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Horse in a face mask another COVID normal?

Mark Knight, November 5, 2020 6:30PM Kids News

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Melbourne Cup 2020 winner Twilight Payment. Picture: Getty Images media_cameraMelbourne Cup 2020 winner Twilight Payment. Picture: Getty Images


Reading level: green

When we combine the Melbourne Cup — the race that stops a nation — with the coronavirus pandemic — the virus that stopped the world — what do we get?

In this year like no other we have the race that stops spectators and horse owners from attending the race that stops a nation that is half-stopped by COVID.

Sounds crazy, but that is 2020.

Despite the coronavirus causing disruption to major events all around the world, the Melbourne Cup was going ahead. It takes a lot to stop a horse race in Australia, and the COVID-19 pandemic was not going to get in the way of the running of the 159-year-old event for gallopers* over 2 miles (3200m)!

The bad news was that unfortunately it would have to be run without the usual 100,000 spectators, or even the horse owners. No champagne marquees* or beers on the lawns or fashions on the field. No punters* placing bets or helicopters flying in celebrities. The only thing out at Flemington on Cup Day would be the famous roses.

Some say the Melbourne Cup is more about socialising and fashion than horse racing and to hold it without people attending was unbelievable. But this is a year for unbelievable things.

I was thinking about a cartoon this Melbourne Cup that was like no other beforehand. There were many ways to approach this topic. I decided to concentrate on the horses themselves and how COVID and COVID protocols* might affect the real stars of the event, the horses.

After lots of complicated sketching and not really being happy with what I was coming up with, I was looking at pictures of some of the thoroughbreds* in the race and was noting all the different head gear some of the horses wear. Some wear blinkers, others ear hoods, some have large sheepskin rolls on their noses or down the side straps of the bridle. The different bridles, some crossing over the nose and others with nose bands. Then there’s all types of horse bits they have in their mouths!

I compared that to how we humans have been complaining lately about wearing masks to protect us from the virus. Imagine if we had to wear half the gear these horses are tacked up with! We would be up in arms*!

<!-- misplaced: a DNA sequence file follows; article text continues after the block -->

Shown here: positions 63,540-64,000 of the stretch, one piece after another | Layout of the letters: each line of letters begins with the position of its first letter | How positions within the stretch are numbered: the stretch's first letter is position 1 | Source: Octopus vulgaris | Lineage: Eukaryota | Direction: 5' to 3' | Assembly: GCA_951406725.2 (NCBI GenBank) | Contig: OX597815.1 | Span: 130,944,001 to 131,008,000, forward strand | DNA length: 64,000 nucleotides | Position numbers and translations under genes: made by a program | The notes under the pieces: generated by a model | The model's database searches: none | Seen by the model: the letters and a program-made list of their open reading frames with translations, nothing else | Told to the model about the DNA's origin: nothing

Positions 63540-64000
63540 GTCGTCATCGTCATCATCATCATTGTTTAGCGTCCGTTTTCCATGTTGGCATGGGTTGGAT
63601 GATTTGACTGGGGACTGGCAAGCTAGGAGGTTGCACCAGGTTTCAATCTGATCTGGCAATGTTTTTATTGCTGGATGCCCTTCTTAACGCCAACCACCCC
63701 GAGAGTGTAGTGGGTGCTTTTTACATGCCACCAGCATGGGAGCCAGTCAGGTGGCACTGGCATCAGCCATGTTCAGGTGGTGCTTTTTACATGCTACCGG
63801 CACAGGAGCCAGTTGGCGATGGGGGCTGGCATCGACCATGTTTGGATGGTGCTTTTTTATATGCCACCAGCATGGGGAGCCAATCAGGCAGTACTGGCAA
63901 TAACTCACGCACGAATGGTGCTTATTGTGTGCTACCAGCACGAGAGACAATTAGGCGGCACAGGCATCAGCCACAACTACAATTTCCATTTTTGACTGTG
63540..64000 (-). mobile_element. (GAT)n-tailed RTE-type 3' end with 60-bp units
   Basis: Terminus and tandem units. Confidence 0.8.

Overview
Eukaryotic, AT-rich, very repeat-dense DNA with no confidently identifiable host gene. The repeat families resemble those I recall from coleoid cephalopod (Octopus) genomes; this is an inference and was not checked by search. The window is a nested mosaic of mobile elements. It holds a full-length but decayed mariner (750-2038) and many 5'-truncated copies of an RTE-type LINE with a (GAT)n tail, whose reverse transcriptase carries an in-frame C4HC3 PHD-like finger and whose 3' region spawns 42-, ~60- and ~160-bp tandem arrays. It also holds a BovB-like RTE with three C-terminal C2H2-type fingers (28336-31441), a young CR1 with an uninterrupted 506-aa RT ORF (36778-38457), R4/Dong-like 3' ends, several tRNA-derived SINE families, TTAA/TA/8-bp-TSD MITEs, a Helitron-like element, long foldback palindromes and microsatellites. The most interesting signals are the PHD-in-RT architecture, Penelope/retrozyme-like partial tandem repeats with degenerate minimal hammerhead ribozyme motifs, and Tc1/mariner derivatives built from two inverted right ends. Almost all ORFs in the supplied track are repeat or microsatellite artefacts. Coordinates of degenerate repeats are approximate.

And that’s when I did a quick little sketch of a Melbourne Cup horse with a face mask on, and bingo that was it. That summed up our year!

media_cameraMark Knight’s cartoon. Right click to open in new tab and view full size.

The expression on that pony wearing its blue paper face mask as it heads out onto the track for the Melbourne Cup in front of empty grandstands says it all about this year like no other. We have had to make many changes to how we go about our daily lives in order to be able to get on with things and a racehorse in a face mask is just another example of that new COVID normal!


  • gallopers: race horses that gallop, as opposed to trotters
  • marquees: temporary shelters for parties
  • protocols: rules or guidelines
  • thoroughbreds: horses of the thoroughbred breed
  • up in arms: protesting vigorously


Protect yourselves, we’re living in strange times

Aussie Vow and Declare wins 2019 Melbourne Cup

An Aussie Cup win, I’ll drink to that!


  1. How far do the horses run for the Melbourne Cup?
  2. What is the name of the cartoonist? What names does he sign on his cartoons?
  3. What vehicle is mentioned that celebrates fly in on in normal years?
  4. Describe some things racehorses usually wear on their face instead of a mask.
  5. What colour is the horse’s face mask?


1. Caption it!
Cartoonist Mark Knight has not used a caption on this cartoon, letting the imagery speak for itself.

Read Mark’s explanation of what the cartoon means again and write two, three or four short sentences, just to make sure you understand what the cartoon is saying.

Using your sentences to help you, write a caption for the cartoon or some thought bubbles or quotes from the person or animal in the cartoon that will make Mark’s meaning clearer for children or people who haven’t been reading the news this week.

Time: allow at least 20 minutes to complete this activity
Curriculum links: English, Humanities, Visual Arts, Critical and Creative Thinking

2. Extension
Look through the most recent stories on Kids News and choose one to draw a cartoon about.

Use Mark’s three-step process to get started:

What is my subject?

What do I want to say about this issue?

How do I say it? Do I use visual metaphors (an image that the viewer is meant to understand as a symbol for something else), multiple panels or symbolism (when one idea, feeling or emotion is represented by something else such as a: picture, character, colour or object)?

Time: allow at least 40 minutes to complete this activity
Curriculum links: English, Humanities, Visual Arts, Critical and Creative Thinking

Read with Kung Fu Punctuation
Pair up with the article between you and stand up to make it easy to demonstrate your Kung Fu Punctuation.

Practice reading one sentence at a time. Now read it again, while acting out the punctuation as you read.

Read and act 3 sentences before swapping with your partner.

Have 2 turns each.

Now as a challenge ask your partner to read a sentence out loud while you try and act out the punctuation. Can you keep up?

Swap over?

Try acting out 2 sentences.

Are you laughing yet?

Have fun acting out your punctuation.

HAVE YOUR SAY: Describe your idea for a cartoon about this year’s Melbourne Cup.
No one-word answers. Use full sentences to explain your thinking. No comments will be published until approved by editors.

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